Establishing a State and National Government
Henry was elected to the Virginia House of Delegates in 1779, and emerged as one of the most influential members of the assembly. During this time, however, Virginia politicians began to split into two distinct factions, Anti-Federalist and Federalist, and Henry often found himself in conflict with James Madison, the leader of the latter faction. Henry and Madison clashed over the separation of church and state. Though he was committed to religious freedom, Henry opposed a complete separation; Madison advocated complete, unregulated freedom of thought. When Henry, who had been reelected to a fourth term as governor in 1784, introduced his plan for a tax to support Christian teachers—a plan that was met with ambivalence and debate among the assembly—Madison seized the opportunity to rally support for the Jefferson-penned Bill for Establishing Religious Freedom. Henry was denied a direct voice in the legislature when he was reelected to a fifth term as governor in November 1785, and in 1786 the bill passed, severing the connection between church and state in Virginia.
The main issue over which Henry and Madison differed, however, was the role the federal government should play in the new nation. As late as 1785 Henry pushed to strengthen the Articles of Confederation. “Sketch out some Plan for giving greater Powers to the fœderal Government,” he suggested to Madison, and he would “support it on the Floor … a bold Example set by Virginia would have Influence on the other States.” But as Madison and other Federalists pushed for a more centralized national government, Henry grew wary. In August 1786, John Jay’s negotiations for a commercial treaty with Spain aroused suspicions that the Federalist agenda might advance northern mercantile interests and surrender navigation of the Mississippi River at the expense of agricultural Virginia and the southern states.
Henry was elected to but declined to attend the Constitutional Convention of 1787, where the Articles of Confederation would be revised. When Washington sent him a copy of the Constitution and invited him to support the document, Henry expressed serious reservations: “I have to lament that I cannot bring my mind to accord with the proposed Constitution,” he wrote. Later, challenged at public debate as to “why he had not taken a seat in the Convention and lent his aid in making a good Constitution, instead of staying at home and abusing the work of his patriotic compeers,” Henry replied, “I smelt a rat.”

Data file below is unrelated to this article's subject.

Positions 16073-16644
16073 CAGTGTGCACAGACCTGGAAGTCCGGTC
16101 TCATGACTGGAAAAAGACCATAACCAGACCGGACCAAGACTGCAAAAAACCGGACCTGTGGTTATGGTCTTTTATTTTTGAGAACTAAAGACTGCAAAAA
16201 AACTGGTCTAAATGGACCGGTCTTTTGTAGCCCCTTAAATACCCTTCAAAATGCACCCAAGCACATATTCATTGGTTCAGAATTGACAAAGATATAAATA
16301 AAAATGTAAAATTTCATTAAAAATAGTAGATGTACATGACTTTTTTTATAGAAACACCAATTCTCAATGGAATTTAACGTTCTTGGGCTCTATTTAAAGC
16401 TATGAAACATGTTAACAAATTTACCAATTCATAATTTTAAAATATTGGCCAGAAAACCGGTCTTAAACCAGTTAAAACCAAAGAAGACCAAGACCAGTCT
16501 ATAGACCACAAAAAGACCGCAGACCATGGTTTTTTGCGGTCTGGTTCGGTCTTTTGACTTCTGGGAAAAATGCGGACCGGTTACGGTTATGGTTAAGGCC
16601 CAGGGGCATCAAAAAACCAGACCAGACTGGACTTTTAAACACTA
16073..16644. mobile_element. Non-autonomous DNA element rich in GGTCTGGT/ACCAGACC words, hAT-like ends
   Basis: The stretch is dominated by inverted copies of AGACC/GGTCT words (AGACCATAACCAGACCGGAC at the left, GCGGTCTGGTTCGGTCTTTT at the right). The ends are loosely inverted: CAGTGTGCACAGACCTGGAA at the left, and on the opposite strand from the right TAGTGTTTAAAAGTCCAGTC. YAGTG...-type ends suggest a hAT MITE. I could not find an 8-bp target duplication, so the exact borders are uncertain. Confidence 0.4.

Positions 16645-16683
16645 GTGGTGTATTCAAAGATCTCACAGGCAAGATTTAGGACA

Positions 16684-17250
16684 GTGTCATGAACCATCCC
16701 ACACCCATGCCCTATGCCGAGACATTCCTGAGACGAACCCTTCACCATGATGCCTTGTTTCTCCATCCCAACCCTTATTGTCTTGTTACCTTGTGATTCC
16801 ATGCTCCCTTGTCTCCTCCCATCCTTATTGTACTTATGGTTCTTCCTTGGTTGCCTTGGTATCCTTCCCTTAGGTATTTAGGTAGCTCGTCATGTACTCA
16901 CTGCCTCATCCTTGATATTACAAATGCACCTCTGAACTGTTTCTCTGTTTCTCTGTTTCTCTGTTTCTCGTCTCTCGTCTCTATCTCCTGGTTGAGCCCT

The delegates elected to decide the fate of the Constitution at the Virginia Convention of 1788 were closely divided over its merits. Henry and George Mason led the Anti-Federalists in debate, marshaling a wide array of arguments against the plan, all rooted in the conviction that the existing document created a government too powerful, too centralized, and too distant from its citizens. “What right had they to say, We, the people?” Henry demanded. “Who authorized them to speak the language of, We, the people, instead of, We, the states? … If the states be not the agents of this compact, it must be one great, consolidated, national government.”
The plan drawn at Philadelphia, Henry contended, created “a consolidated government” that would destroy the states in “a revolution as radical as that which separated us from Great Britain.” America’s “rights and privileges are endangered, and the sovereignty of the states will be relinquished,” he warned. “The rights of conscience, trial by jury, liberty of the press, all your immunities and franchises, all pretensions to human rights and privileges, are rendered insecure, if not lost.”
Henry was especially wary of the powers granted to the new executive. “If your American chief be a man of ambition and abilities, how easy is it for him to render himself absolute! The army is in his hands, and … where is the existing force to punish him? Can he not, at the head of his army, beat down every opposition? … What will then become of you and your rights? Will not absolute despotism ensue?”
By welcoming proposed amendments after ratification, however, Henry’s opponents at the Virginia Convention won over enough moderate Anti-Federalists to ratify the Constitution 89 to 79. As David Meade Randolph recorded, some of Henry’s allies, irate about the narrow defeat, met to discuss “a plan of resistance to the operation of the Federal Government” and invited Henry “to take the chair.” Henry reminded his friends that he had already “done his duty strenuously … in the proper place” where “[t]he question had been fully discussed and settled.” Now, Henry concluded, “as true and faithful republicans, they had all better go home!”